The First Sentence of the Great Analytics Novel

Thedarktower7 I’ve written many times before about the importance of promoting O.R. to the general public. One of the ideas that’s been suggested by several people is the possibility of writing a work of fiction whose main character (our hero) is an O.R./Analytics person. I still believe this is a great idea, if executed properly.

Today, my wife brought to my attention The Bulwer-Lytton Fiction Contest, which, according to their web page, consists of the following:

Since 1982 the English Department at San Jose State University has sponsored the Bulwer-Lytton Fiction Contest, a whimsical literary competition that challenges entrants to compose the opening sentence to the worst of all possible novels. The contest (hereafter referred to as the BLFC) was the brainchild (or Rosemary’s baby) of Professor Scott Rice, whose graduate school excavations unearthed the source of the line “It was a dark and stormy night.” Sentenced to write a seminar paper on a minor Victorian novelist, he chose the man with the funny hyphenated name, Edward George Bulwer-Lytton, who was best known for perpetrating The Last Days of PompeiiEugene AramRienziThe CaxtonsThe Coming Race, and – not least – Paul Clifford, whose famous opener has been plagiarized repeatedly by the cartoon beagle Snoopy. No less impressively, Lytton coined phrases that have become common parlance in our language: “the pen is mightier than the sword,” “the great unwashed,” and “the almighty dollar” (the latter from The Coming Race, now available from Broadview Press).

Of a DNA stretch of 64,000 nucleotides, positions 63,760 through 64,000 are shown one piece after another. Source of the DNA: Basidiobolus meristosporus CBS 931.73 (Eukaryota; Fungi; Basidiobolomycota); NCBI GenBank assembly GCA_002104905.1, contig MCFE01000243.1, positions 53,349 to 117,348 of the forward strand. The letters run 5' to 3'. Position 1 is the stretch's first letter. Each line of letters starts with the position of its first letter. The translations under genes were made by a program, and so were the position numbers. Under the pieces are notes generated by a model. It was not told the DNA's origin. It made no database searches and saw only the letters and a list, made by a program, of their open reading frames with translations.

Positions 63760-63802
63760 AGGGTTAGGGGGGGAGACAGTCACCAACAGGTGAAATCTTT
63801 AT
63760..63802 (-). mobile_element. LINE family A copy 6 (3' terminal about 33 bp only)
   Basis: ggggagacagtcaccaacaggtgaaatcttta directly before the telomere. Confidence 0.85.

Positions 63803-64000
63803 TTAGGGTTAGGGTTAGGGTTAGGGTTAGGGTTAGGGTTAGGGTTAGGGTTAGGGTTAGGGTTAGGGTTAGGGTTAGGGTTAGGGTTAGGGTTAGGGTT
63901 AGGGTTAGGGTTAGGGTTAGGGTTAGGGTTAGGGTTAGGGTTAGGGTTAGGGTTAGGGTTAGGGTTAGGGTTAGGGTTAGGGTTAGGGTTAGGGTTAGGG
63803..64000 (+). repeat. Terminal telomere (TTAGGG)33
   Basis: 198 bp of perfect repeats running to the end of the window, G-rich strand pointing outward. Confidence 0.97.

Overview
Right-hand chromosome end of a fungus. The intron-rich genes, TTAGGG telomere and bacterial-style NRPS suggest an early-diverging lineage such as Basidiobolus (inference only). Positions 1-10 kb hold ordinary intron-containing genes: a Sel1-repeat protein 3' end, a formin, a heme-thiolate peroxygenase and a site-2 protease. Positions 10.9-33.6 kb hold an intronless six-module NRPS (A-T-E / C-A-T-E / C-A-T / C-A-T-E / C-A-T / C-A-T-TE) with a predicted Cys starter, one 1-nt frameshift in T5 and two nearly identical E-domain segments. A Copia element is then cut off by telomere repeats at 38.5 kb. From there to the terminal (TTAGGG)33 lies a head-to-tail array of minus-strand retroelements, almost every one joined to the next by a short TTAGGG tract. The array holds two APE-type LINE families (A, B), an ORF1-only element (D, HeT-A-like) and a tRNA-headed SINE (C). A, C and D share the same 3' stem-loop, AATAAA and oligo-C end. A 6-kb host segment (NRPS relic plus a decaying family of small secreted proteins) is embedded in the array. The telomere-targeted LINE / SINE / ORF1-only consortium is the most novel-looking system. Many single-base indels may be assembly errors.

Just like an awful first sentence can be a good indicator of a terrible book, the converse can also be true. Take, for example, the first sentence of Stephen King’s The Dark Tower series, which I happen to be reading (and loving) as we speak:

The man in black fled across the desert, and the gunslinger followed.

It’s such a strong, mysterious, and captivating sentence…

…which brings me to the point of this post. If it’s going to be difficult to write The Great Analytics Novel, what if we start by thinking about what would be the perfect, most compelling sentence to start such a novel? Yes, I propose a contest. Let’s use our artistic abilities and suggest starting sentences. Feel free to add them as comments to this post. Who knows? Maybe someone will get inspired and start writing the novel.

Here’s mine:

Upon using the word “mathematical” he knew he had lost the battle for, despite the dramatic cost savings, their logical reasoning was instantly halted, like a snowshoe hare frozen in fear of its chief predator: the Canada lynx.

I can’t wait to read your submissions!

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3 Comments

Filed under Analytics, Books, Challenge, INFORMS Public Information Committee, Motivation, Promoting OR

3 responses to “The First Sentence of the Great Analytics Novel

  1. Anonymous

    How about this: ” ‘Thermopolis,WY’ is what the algorithm spitted out as the most likely site so I googled the town to find out where it was, packed my bags, and headed to the airport.” Les Servi

  2. It was the best of solutions, it was the worst of solutions … but at least it was feasible.

  3. My apologies to Paul Rubin and Charles Dickens…

    It was the best of runtimes, it was the worst of runtimes, but Gomory had known about this unpredictability from the beginning.

    [1] http://www.math.uiuc.edu/documenta/vol-ismp/37_cornuejols-gerard.pdf

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